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J Infect Dis. 1999 Aug;180(2):464-72.

Plasmodium falciparum isolates from infected pregnant women and children are associated with distinct adhesive and antigenic properties.

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The Walter and Eliza Hall Institute of Medical Research, Post Office, Royal Melbourne Hospital, Victoria, Australia.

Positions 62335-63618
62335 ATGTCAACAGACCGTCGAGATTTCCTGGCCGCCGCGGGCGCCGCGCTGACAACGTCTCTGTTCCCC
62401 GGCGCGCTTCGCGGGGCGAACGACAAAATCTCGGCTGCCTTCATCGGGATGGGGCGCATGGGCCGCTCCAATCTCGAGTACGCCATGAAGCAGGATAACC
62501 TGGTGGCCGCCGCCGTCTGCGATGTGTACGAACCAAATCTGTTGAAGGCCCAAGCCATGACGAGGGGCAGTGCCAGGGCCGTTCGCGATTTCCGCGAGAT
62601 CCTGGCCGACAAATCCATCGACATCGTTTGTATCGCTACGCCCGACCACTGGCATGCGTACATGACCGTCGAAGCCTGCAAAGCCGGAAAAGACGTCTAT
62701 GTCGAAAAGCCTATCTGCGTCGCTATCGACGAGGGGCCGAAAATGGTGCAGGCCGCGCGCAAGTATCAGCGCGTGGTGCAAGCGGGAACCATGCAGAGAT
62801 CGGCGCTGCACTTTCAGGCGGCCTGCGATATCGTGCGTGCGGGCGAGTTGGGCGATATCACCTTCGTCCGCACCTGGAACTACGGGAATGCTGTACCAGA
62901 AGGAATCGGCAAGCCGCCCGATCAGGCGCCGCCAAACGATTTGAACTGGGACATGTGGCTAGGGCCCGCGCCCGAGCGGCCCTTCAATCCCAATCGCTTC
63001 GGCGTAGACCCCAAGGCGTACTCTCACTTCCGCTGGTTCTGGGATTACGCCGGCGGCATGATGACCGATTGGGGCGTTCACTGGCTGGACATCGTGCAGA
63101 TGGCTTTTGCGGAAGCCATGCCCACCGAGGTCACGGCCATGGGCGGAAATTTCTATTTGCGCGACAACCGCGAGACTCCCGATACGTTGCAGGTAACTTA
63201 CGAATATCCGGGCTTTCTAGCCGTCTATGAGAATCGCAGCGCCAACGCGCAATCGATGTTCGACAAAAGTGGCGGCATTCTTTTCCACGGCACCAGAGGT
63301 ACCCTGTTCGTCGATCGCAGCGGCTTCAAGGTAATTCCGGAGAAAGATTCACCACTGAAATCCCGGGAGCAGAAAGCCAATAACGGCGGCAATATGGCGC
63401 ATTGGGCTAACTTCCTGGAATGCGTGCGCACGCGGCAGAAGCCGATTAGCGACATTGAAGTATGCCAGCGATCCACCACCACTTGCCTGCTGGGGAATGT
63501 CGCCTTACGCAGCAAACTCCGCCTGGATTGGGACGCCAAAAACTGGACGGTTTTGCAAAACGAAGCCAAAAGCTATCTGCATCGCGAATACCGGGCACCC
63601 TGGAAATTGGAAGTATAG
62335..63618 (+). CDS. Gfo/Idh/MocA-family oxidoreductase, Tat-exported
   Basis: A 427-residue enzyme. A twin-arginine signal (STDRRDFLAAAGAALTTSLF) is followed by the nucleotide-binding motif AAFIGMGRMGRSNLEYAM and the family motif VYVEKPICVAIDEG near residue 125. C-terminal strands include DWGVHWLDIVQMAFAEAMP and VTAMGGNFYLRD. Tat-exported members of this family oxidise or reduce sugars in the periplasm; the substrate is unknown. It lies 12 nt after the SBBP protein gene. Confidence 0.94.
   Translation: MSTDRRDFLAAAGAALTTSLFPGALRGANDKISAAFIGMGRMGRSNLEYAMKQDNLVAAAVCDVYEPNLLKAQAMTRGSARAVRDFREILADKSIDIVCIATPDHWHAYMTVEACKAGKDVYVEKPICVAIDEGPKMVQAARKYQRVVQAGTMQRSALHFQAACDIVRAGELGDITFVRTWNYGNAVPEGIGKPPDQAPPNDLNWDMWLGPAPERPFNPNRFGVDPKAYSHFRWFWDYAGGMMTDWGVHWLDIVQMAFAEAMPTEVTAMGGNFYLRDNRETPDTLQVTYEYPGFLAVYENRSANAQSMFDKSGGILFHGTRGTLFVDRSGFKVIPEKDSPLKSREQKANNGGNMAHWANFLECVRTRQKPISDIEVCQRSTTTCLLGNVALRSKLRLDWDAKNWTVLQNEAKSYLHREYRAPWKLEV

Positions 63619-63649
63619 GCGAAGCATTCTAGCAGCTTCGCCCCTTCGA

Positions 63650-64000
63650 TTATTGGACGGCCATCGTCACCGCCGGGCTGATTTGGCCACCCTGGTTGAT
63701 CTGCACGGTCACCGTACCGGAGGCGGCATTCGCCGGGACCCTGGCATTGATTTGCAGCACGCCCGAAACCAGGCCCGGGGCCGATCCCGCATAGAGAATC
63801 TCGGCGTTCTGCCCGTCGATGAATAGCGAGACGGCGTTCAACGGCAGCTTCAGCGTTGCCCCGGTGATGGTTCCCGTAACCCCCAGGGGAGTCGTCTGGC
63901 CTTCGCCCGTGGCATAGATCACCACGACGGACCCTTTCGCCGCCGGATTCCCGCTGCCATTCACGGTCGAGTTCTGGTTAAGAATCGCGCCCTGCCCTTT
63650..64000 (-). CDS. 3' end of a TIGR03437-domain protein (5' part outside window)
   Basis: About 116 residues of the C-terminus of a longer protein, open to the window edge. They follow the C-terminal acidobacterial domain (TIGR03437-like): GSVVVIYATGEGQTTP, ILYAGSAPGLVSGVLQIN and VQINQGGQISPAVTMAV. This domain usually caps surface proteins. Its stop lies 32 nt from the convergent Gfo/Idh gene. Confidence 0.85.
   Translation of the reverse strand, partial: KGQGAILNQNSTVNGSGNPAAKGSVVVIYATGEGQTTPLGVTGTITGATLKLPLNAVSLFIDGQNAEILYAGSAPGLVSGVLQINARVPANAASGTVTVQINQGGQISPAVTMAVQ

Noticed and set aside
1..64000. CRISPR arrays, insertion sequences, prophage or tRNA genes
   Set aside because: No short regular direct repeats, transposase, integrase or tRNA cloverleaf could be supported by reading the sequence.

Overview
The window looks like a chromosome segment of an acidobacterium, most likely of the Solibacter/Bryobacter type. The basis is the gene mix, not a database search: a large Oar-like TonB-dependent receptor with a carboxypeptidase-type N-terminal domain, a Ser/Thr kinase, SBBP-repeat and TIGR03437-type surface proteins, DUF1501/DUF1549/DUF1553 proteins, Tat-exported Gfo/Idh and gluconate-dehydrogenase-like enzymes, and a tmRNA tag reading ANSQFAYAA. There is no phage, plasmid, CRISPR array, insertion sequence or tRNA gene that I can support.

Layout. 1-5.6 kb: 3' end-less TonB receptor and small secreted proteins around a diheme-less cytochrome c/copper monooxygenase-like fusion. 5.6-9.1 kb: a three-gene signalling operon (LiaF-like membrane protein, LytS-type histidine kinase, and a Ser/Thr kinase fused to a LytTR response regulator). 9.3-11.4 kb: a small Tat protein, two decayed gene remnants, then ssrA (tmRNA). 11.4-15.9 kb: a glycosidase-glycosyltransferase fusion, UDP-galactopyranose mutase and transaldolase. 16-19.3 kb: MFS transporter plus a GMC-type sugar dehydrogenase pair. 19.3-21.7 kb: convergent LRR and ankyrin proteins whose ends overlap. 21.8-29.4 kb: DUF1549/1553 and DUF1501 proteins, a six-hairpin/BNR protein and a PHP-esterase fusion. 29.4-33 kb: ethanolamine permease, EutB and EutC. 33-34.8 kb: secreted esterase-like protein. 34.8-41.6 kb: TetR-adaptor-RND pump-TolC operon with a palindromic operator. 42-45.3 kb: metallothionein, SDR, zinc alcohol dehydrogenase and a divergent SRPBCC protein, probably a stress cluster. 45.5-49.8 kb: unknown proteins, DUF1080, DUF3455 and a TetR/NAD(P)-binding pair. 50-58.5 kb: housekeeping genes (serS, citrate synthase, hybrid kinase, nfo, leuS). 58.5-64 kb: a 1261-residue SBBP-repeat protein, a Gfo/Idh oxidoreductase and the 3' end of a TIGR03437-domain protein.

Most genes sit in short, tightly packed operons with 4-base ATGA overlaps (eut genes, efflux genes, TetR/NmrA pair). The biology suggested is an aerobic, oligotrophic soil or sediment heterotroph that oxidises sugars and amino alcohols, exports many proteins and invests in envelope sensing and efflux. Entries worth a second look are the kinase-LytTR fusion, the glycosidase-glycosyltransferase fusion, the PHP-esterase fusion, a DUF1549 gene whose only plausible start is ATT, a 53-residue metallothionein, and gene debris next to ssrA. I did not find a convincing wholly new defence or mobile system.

Plasmodium falciparum malaria during pregnancy is an important cause of maternal and infant morbidity and mortality. Accumulation of large numbers of P. falciparum-infected erythrocytes in the maternal blood spaces of the placenta may be mediated by adhesion of infected erythrocytes to molecules presented on the syncytiotrophoblast surface. In this study, isolates from placentas and peripheral blood of infected pregnant women and from children were tested for binding to purified receptors and for agglutination with adult sera. Results suggest that adhesion to chondroitin sulfate A may be involved in placental parasite sequestration in most cases, but other factors are also likely to be important. Agglutination assay results suggest that parasites infecting pregnant women are antigenically distinct from those common in childhood disease. The prevalence of agglutinating antibodies to pregnancy isolates was generally low, but it was highest in multigravidae who are likely to have had the greatest exposure.

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